Howard, asked about his plans to fly in to Portland in January, to fly in three KKK members and have EK function as security, denied that any of those were true.
"Where is this coming from? I never said that," he told the Tribune, adding that he lives in Vancouver. "Totally false. Did I try to get in touch with members of EK? Yeah. Do I know members of EK? Yeah."
On Jan. 28, responding to police attempts to get information on his rally, Howard said "he believes approximately 50 people will attend," according to a summary of the conversation recorded by Officer Hearst. "Howard requested security assistance getting he and his group to the courthouse and away. Howard told me if police do not provide security assistance he and his group will come armed."
On Feb. 3, five days before the scheduled rally, Howard called police again to request a meeting, saying he "wants to make sure law enforcement has a plan for his demonstration to be safe, such as areas blocked off and a buffer zone between him and counter demonstrators. Howard told me he does not plan to back out of the demonstration, but would not tell me how many people he believes will be attending nor their plans while at the courthouse."
Hearst, the police officer, wrote that he informed Howard that the City of Portland passed a resolution this past year condemning white supremacist groups, saying that "the City of Portland is proud to be a welcoming city, a sanctuary city and an inclusive city for all, and our values are rooted in peace, respect, inclusivity and equity."
"Howard interrupted me, commenting that was true unless you're a white person proud of your nation," Hearst wrote, adding that Howard asked the cop to detail how his right to protest would be protected.
Hearst said a protest liaison officer would be in touch.
It appears that conversation didn't go Howard's way. On Feb. 5, he texted a reporter that the police were not going to escort him to and from the rally, and wouldn't promise to keep a buffer area from protesters. "If they (the police) will only get involved if a crime is committed, that's stupid for me to walk into that," he wrote.
Asked about his claims, the Portland police confirmed them. "We do not provide private security for individuals or groups; our responsibility is to reasonably protect public safety and restore peace and order," said Lt. Tina Jones, a Portland police spokesperson, in an email.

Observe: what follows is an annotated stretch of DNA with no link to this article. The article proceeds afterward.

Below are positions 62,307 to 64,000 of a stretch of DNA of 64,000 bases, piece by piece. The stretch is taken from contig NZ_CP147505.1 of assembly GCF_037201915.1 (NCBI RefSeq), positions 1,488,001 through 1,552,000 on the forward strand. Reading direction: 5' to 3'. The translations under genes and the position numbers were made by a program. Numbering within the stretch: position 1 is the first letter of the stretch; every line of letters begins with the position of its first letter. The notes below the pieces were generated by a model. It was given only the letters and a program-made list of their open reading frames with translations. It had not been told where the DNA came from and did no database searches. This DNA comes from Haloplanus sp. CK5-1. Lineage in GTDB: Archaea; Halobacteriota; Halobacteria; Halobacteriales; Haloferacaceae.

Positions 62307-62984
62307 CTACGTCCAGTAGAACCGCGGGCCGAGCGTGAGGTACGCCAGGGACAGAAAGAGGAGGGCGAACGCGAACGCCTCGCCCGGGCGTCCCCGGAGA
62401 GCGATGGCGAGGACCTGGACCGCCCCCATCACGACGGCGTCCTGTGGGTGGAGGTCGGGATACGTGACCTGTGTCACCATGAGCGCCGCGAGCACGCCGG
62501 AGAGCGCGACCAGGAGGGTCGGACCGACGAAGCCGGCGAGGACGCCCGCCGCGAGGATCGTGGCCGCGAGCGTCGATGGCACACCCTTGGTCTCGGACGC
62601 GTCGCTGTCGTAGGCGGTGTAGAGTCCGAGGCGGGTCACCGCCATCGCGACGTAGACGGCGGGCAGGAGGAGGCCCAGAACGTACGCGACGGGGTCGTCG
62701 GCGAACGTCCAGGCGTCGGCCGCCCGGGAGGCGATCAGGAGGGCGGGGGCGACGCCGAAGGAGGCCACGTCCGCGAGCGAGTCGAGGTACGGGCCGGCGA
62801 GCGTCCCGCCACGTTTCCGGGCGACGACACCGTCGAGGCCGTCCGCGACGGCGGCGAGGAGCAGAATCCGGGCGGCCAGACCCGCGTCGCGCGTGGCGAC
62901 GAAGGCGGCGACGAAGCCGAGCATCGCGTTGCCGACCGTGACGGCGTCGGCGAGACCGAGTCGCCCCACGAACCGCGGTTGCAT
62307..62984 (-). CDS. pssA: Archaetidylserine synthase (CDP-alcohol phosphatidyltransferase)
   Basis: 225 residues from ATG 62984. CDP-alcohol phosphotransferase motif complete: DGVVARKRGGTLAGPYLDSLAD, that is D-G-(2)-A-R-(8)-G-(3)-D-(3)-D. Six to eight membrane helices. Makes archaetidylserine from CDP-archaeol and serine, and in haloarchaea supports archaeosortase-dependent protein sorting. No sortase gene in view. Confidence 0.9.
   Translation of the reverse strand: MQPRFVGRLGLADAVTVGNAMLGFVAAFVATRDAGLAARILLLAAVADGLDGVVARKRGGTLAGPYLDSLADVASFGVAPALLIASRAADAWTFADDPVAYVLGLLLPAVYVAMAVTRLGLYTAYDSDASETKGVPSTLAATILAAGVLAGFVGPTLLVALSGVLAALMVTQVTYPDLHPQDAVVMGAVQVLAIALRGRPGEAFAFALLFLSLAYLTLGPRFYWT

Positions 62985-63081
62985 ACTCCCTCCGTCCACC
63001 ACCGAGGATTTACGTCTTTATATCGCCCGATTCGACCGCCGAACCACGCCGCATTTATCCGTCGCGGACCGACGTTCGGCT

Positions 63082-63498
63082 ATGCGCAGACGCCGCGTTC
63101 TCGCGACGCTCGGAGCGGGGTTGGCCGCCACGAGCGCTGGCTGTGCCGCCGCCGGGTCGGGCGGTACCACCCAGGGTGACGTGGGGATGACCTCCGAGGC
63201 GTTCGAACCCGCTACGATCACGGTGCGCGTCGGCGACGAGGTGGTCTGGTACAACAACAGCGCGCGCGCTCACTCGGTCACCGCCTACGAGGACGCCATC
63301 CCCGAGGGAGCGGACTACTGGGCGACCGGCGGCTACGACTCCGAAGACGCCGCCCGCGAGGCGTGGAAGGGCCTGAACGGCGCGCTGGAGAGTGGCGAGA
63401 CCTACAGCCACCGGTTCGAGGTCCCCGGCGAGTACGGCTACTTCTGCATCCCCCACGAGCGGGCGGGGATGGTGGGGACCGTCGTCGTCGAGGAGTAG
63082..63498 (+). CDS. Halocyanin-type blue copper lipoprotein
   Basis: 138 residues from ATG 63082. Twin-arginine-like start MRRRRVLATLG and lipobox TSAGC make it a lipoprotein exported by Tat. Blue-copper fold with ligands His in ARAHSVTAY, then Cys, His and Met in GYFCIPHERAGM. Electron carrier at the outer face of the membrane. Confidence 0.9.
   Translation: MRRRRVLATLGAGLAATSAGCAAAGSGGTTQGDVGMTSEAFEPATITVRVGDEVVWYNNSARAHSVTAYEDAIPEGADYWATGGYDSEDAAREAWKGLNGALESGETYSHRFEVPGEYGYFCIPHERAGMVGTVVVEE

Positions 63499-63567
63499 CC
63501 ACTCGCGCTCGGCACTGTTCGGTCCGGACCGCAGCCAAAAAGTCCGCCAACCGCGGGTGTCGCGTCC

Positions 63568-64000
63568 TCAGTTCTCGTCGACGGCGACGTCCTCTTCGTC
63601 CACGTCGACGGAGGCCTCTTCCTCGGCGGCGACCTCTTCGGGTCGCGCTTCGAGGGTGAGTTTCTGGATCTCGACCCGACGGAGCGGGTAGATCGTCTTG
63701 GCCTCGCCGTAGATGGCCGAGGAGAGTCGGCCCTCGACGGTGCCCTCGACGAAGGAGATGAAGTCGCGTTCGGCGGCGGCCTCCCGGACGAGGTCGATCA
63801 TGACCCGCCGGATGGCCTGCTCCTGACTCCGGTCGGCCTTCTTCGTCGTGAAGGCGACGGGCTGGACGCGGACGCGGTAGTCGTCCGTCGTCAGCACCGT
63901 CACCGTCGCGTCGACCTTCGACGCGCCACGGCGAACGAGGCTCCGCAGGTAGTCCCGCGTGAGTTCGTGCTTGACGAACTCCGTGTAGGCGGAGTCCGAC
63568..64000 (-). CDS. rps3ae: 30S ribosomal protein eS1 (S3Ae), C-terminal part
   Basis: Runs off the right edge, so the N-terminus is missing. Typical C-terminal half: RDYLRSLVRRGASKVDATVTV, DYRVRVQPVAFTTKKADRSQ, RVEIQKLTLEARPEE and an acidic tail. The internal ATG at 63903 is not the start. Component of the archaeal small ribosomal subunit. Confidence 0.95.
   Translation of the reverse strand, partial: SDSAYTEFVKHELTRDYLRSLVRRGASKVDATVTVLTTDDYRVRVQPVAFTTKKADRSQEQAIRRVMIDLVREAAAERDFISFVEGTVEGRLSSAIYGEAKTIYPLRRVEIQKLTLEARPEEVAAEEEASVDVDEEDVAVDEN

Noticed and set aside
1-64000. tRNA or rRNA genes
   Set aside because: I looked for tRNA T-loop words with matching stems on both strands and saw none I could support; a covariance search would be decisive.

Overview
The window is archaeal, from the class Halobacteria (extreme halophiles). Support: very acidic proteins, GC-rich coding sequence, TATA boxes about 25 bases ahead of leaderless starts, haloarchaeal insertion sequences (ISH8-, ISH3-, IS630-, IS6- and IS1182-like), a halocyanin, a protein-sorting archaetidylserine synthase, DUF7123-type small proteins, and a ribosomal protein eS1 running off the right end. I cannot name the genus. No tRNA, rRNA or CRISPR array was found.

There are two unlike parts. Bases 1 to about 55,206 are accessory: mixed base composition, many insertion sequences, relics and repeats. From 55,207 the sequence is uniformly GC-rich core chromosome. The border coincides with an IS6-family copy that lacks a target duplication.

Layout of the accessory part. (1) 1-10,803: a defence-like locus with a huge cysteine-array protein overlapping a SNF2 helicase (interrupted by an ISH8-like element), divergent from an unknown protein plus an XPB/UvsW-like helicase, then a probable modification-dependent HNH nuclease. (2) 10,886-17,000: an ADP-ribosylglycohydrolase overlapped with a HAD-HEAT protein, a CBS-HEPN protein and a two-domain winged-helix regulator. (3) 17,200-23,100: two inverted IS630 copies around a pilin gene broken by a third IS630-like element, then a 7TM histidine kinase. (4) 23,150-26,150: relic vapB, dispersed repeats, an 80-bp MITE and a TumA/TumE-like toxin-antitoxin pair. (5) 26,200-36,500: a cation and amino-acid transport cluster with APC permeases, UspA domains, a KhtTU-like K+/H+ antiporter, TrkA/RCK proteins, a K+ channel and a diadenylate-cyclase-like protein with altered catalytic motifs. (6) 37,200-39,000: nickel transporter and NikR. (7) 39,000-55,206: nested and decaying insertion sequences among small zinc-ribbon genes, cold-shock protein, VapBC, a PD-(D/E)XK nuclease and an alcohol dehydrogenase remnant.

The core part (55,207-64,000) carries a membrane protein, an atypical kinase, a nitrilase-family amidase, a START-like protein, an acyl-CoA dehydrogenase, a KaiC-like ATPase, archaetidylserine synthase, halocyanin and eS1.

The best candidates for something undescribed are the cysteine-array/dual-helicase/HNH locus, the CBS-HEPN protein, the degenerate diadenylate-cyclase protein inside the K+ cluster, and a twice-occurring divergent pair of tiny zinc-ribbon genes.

Howard claims he moved his rally up to 7 a.m. to avoid a left-wing counter protest, but he decided to cancel at the last minute on the advice of his lawyer.
Instead, he said, he attended a cookout in Ridgefield, Washington.
The treatment of Howard comes in contrast to past criticisms of Portland police, including some city commissioners, suggesting they were too cordial to right-wing protesters. In response, Portland police have said they talk to anyone who will talk to them, with the aim of trying to minimize violence.
Asked whether Mayor Ted Wheeler's office weighed in on the handling of Howard's requests, a spokesperson declined to answer the question.
Clash happens anyway
Though Howard did not show up on Feb. 8, others did, including about 200 protesters, many wearing black "anti-fascist," or "antifa"-style masks. Police seemed to show little sympathy for those who appeared to try to provoke them, and three arrests were made.
"You should probably leave, because we're leaving," livestreamer Brandon Brown was told by an officer dressed in riot gear, according to video of the encounter.
Brown, who has filmed and attended Patriot Prayer events since 2018, was surrounded by a crowd dressed in black shortly thereafter, with some in the masked cluster appearing to recognize him.
Another video shows Brown being sprayed with orange liquid at close range, then stumbling blindly toward a group of bike officers clustered near the 7-Eleven at Southwest Fourth and Taylor.
"Why did you walk back in there, sir?" one bike cop asks Brown incredulously. The videographer was one of three people treated by authorities for exposure to pepper spray that day.
But while the videos spread, police sought to portray the event as minor in comparison.
"This is where perception matters. This event occurred for the most part in one city park and in in the nearby sidewalks," said Jones, the police spokeswoman, adding that she saw headlines about "Chaos in Portland."
She added, "This one tiny event doesn't define everything that was happening in the city of Portland at that particular time. Compared to a lot of our other events I would say, on the whole, it was not as tumultuous as some."
Reporter Zane Sparling contributed to this story.